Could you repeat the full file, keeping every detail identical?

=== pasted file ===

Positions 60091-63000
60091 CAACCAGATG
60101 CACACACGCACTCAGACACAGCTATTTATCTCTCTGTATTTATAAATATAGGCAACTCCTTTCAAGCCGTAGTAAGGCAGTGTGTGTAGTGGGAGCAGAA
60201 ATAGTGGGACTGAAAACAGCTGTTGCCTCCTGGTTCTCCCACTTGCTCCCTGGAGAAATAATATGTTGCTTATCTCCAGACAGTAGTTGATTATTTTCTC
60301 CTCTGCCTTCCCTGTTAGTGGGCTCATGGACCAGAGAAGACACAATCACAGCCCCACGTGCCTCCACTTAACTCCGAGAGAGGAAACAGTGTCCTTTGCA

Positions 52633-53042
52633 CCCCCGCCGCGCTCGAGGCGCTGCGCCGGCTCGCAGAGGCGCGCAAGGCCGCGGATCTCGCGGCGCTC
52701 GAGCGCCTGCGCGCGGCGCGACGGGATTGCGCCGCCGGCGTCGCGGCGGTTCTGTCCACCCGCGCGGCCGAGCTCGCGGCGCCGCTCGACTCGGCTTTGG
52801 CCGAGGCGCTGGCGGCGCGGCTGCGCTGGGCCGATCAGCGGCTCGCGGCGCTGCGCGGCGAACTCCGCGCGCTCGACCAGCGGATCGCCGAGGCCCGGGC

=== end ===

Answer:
Positions 60091-63000
60091 CAACCAGATG
60101 CACACACGCACTCAGACACAGCTATTTATCTCTCTGTATTTATAAATATAGGCAACTCCTTTCAAGCCGTAGTAAGGCAGTGTGTGTAGTGGGAGCAGAA
60201 ATAGTGGGACTGAAAACAGCTGTTGCCTCCTGGTTCTCCCACTTGCTCCCTGGAGAAATAATATGTTGCTTATCTCCAGACAGTAGTTGATTATTTTCTC
60301 CTCTGCCTTCCCTGTTAGTGGGCTCATGGACCAGAGAAGACACAATCACAGCCCCACGTGCCTCCACTTAACTCCGAGAGAGGAAACAGTGTCCTTTGCA

Positions 52633-53042
52633 CCCCCGCCGCGCTCGAGGCGCTGCGCCGGCTCGCAGAGGCGCGCAAGGCCGCGGATCTCGCGGCGCTC
52701 GAGCGCCTGCGCGCGGCGCGACGGGATTGCGCCGCCGGCGTCGCGGCGGTTCTGTCCACCCGCGCGGCCGAGCTCGCGGCGCCGCTCGACTCGGCTTTGG
52801 CCGAGGCGCTGGCGGCGCGGCTGCGCTGGGCCGATCAGCGGCTCGCGGCGCTGCGCGGCGAACTCCGCGCGCTCGACCAGCGGATCGCCGAGGCCCGGGC